Delhi, the capital of India, has outlawed motorcycle taxis, which is bad news for businesses like Uber, Ola, and Rapido.
According to a government notice, it is illegal to use private two-wheelers to transport passengers for hire in India.
Digital providers are mentioned in the notice. The maximum fine for "facilitating such operations" is 100,000 rupees ($1,208; £1,005).
The businesses have not yet responded.
Every day, thousands of Indians use reasonably priced motorbike taxis to cut through slow-moving traffic. Additionally, they give jobs to thousands of people, many of whom transport passengers on their personal motorbikes.
However, the Motor Vehicles Act prohibits the use of private vehicles in India for commercial purposes.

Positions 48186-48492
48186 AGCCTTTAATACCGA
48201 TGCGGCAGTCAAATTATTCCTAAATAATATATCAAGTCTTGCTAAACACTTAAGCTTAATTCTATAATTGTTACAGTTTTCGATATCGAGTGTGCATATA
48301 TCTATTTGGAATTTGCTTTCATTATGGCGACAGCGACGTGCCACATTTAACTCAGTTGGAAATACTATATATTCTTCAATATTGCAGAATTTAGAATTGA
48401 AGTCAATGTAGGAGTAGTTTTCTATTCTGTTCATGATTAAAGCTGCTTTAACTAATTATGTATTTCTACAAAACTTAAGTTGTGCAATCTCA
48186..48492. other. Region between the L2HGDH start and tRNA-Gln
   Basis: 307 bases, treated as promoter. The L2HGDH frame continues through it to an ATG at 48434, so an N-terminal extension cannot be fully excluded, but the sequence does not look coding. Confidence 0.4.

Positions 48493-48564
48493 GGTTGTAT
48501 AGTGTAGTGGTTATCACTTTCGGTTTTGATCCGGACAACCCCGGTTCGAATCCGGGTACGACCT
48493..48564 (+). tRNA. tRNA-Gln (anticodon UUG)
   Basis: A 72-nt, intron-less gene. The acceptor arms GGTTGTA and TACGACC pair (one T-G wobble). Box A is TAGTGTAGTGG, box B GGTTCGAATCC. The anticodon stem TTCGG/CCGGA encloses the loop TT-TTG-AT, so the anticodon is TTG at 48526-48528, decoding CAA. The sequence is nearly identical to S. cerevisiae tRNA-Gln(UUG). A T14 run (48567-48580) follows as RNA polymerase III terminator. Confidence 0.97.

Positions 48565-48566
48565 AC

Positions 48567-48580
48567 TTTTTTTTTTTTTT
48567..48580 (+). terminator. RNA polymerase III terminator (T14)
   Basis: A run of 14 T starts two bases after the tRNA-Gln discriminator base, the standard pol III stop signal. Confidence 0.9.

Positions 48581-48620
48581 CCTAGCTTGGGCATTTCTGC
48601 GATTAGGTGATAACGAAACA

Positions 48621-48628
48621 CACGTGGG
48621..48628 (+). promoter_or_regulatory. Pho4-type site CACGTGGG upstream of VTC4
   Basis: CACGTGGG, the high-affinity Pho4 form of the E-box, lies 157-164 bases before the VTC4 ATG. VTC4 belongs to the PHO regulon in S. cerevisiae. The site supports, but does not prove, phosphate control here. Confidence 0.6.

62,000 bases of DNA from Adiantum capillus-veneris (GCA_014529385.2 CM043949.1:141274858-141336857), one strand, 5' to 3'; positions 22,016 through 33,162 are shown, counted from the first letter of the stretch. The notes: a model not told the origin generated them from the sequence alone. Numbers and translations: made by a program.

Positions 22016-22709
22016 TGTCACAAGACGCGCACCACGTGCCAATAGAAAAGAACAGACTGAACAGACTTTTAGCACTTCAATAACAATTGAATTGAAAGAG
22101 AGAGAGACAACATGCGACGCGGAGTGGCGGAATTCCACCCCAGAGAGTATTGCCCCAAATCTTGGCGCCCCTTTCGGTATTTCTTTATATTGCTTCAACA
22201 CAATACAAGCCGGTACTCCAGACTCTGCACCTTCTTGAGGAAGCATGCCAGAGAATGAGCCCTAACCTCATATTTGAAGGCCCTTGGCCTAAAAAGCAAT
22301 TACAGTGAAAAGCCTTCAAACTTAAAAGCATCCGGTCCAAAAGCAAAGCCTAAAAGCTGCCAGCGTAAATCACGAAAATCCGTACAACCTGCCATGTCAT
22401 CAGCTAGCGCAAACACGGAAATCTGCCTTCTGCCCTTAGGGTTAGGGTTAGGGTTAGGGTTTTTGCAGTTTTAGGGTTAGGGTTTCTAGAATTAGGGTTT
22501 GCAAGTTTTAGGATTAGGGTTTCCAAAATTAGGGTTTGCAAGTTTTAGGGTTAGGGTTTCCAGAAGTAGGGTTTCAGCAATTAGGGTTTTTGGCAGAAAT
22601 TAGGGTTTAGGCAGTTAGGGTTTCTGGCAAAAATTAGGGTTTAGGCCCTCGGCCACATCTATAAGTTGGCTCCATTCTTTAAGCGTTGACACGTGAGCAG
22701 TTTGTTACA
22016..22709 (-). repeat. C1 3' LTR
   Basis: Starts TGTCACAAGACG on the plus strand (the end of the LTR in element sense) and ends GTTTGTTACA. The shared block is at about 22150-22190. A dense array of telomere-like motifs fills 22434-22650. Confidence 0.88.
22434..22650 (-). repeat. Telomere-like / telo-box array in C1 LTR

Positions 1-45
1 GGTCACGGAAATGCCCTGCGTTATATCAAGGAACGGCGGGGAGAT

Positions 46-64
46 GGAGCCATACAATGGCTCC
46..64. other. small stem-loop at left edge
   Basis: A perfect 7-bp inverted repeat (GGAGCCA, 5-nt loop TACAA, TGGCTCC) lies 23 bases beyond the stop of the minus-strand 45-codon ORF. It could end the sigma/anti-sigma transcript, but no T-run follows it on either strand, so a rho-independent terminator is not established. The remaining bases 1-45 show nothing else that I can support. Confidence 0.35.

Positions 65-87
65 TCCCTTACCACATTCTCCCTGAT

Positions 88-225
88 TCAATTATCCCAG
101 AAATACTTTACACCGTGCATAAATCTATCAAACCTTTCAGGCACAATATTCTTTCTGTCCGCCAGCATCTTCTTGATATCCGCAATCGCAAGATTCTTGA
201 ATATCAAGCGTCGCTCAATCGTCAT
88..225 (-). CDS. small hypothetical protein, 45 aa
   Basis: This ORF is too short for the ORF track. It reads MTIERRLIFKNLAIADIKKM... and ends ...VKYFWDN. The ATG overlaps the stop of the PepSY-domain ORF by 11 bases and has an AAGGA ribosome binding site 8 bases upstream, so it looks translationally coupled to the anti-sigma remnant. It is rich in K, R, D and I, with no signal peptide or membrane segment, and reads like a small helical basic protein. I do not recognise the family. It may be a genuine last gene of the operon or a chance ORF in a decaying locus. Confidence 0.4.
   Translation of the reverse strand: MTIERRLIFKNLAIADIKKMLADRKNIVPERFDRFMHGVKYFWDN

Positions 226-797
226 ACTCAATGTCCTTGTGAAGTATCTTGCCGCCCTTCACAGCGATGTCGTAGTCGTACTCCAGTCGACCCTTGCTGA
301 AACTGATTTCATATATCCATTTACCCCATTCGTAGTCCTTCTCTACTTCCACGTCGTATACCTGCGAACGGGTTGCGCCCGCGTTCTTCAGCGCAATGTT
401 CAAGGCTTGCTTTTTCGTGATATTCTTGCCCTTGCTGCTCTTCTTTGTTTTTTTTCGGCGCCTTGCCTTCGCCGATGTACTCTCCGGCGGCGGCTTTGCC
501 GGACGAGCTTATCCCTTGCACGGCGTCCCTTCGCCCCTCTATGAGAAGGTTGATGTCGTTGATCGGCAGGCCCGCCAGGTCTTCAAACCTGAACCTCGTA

Some of the drivers in Delhi who were impacted by the ban were interviewed by the Indian Express newspaper, and they stated that they would struggle to get by without the extra money.
It's not the first time that motorcycle taxis have run into legal issues.
The Maharashtra state government declined to issue licenses to Rapido's motorcycle taxis in January, claiming that there were no legal regulations governing the licensing of bike taxis, their safety, or their pricing. The company was also ordered to cease operations by the Bombay High Court because it lacked a valid license.
When Rapido approached the Supreme Court, it was told to go back to the lower court.
Additionally, some gig workers have protested these taxis. A Telangana state gig workers' union wrote to the government in December pleading with them to take action against private vehicles used as bike taxis.
India's motorbike taxi market was estimated to be worth $50.5 million in a report released by Allied Market Research last year, and it was projected to grow to about $1 point5 billion by 2030.
The report issued a warning, noting that "legal issues associated with bike taxi and resistance from local public transport operators restrains the market growth."